Ethnographic research has long and significantly pioneered the question how currencies are embedded in space, time and society. Yet, it is also true that foundational texts (Malinowski 1922, Bohannan 1955, Polanyi 1957) were confined (see Melitz 1970) within the discipline’s original sphere of studying “other” societies and, correspondingly “special” or even “primitive” monies – a sphere which subsequent studies often found difficult to reconcile with their home-made claim that while monetization was indeed observed as a globally transformative process, money-proper was statically modern: singular and as alienable in impersonal western markets as it was deemed the particular property or epitome of modern western societies and the neoclassic view on economy (see Hart and Ortiz 2014; on “writing money” see Zickgraf 2018: 9f.).
The past decades, however, have seen widespread paradigmatic changes in the theories, politics and practical applications of money (cf. Lagarde 2018). Financialization and new communication technology have altered the physical, spatial, temporal and legal landscapes of currency in circulation (see Swartz 2018; Leyshon and Thrift 1997). Money, it appears (or rather reappears!) through wired linkages of identity with transaction, debt and the flow of data, does not necessarily have to alienate society. It is not only and not sufficiently understood through economic exchange or as a merely quantitative unit of account and comparison. And though it can, its value also needs not necessarily be backed either by scarce materials or by the authority of nation-states. Rather, as a “total social fact” (Mauss 2002, Zickgraf 2018) and as a common denominator for what people generalize by the name of value, money can and does represent and memorize origins, geographies, networks, deeds, attitudes and (political) community (Hart 2001) while some insiders of the paytech biz (Birch 2014; 2017) go even as far as arguing that identity is just going to replace money in the internet of things and perhaps far beyond (i.e. in an internet of everything – of value!).
Likewise, the issuing of currency itself and, more crucially, the monitoring and control of monetary flows are increasingly subject to a great variety of actors. As a consequence singular conceptions of money “have given way to plural versions not just of money but of the kinds of society [and networks] that it supports” (Hart 2017: 3, cf. Bandelj et al. 2017). Importantly, however, this also leaves people with way more choices of how they’d actually “like to pay” (Maurer 2015) and how they manage their monetary repertoires (ibid., 129f.).
Taken together, these developments have opened a vast new field for anthropologists who not only find themselves literally with monies as their “new exotic” as Bill Maurer noted (Maurer 2006: 18) but are particularly well-placed to study the emerging “kaleidoscope of possible comparisons and connections” (Brown 2018:365), including systems of payment and valuation as well as the “choreographies of circulation and interpretation that surround them” (ibid.).
There’s more to come about new directions in the anthropology of money in my next posts on “moneyness” and on “Action, Audience and Value-add” …
Good to read: “Money” (Cambridge Encylopedia of Anthropology)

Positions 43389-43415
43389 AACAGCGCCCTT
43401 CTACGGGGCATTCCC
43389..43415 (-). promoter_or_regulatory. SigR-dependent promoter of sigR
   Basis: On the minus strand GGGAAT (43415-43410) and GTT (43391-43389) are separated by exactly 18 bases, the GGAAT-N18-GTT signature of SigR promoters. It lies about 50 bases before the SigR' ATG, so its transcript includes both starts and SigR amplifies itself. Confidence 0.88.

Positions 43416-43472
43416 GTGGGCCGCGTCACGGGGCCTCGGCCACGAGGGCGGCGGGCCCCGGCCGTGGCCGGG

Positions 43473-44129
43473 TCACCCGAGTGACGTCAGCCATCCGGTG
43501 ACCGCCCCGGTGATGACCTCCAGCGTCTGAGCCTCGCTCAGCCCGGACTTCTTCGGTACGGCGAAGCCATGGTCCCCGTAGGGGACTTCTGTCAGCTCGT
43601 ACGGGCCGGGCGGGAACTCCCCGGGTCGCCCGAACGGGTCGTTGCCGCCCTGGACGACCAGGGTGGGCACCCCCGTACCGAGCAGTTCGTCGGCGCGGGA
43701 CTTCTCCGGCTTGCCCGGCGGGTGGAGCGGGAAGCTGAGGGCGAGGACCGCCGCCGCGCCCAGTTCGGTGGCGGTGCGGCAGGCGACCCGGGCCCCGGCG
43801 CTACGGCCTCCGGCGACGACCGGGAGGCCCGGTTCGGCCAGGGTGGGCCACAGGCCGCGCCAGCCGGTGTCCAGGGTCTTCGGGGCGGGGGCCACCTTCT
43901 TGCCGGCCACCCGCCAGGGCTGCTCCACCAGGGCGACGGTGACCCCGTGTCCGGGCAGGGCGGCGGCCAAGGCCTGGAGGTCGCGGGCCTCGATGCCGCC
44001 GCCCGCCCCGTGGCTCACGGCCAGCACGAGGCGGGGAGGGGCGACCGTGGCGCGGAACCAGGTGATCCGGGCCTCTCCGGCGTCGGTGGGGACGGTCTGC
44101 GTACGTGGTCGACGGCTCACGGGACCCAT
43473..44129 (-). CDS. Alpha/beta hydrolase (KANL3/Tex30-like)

Bandelj, N.; F. F. Wherry und V. A. Zelizer (eds.). 2017. Money Talks: Explaining how Money Really Works. Princeton, Princeton University Press.
Birch, D. 2014. Identity is the New Money. London: London Publishing Partnership.
Bohannan, P. 1955. „Some Principles of Exchange and Investment among the Tiv.“ American Anthropologist 57 (1): 60–70.
Brown, Laura C. 2018. Paid: Tales of Dongles, Checks, and Other Money Stuff, edited by Bill Maurer and Lana Swartz, Journal of Cultural Economy, 11:4, 365-368, DOI: 10.1080/17530350.2018.1451353
Hart, K. 2001. Money in an Unequal world. New York, Texere.
Hart, K. 2017. Money in a Human Economy. New York, Berghahn.
Hart, K and H. Ortiz. 2014. “The Anthropology of Money and Finance: Between Ethnography and World History.” Annual Review of Anthropology 43: 465-82.
Lagarde, C. 2018. “Winds of Change: The Case for New Digital Currency.” https://www.imf.org/en/News/Articles/2018/11/13/sp111418-winds-of-change-the-case-for-new-digital-currency
Leyshon, A. and N. Thrift. 1997. Money/Space: Geographies of Monetary Transformation. London and New York, Routledge.
Malinowski, B. 1922. Argonauts of the Western Pacific. London, Routledge.
Maurer, B. 2006. „The Anthropology of Money.“ The Annual Review of Anthropology 35: 15–36.
Maurer, B. 2015. How Would You Like to Pay? How Technology is Changing the Future of Money. Durham, Duke University Press.
Mauss, M. 2002 . The Gift. The Form and Reason for Exchange in Archaic Societies. London and New York: Routledge.
Melitz, J. 1970. “The Polanyi School of Anthropology on Money: An Economist’s View.” American Anthropologist, New Series, 72 (5): 1020-1040.
Polanyi, K. 1957. „The Economy as an Instituted Process.“ In Trade and Market in the Early Empires: Economy in History and Theory, herausgegeben von Karl Polanyi, Conrad M. Arensberg und Harry W. Pearson, 243–269. New York, The Free Press.
Swartz, L. 2018. “What Was Bitcoin, What Will It Be? The Techno-Economic Imaginaries of a New Money Technology.” Cultural Studies 32 (4), (https://doi.org/10.1080/09502386.2017.1416420)
Zickgraf, J. 2018. Rupien in der Dollar-Zone: Geld als Prozess und Medium gesellschaftlicher Teilhabe. Eine Ethnographie. Münster, LIT.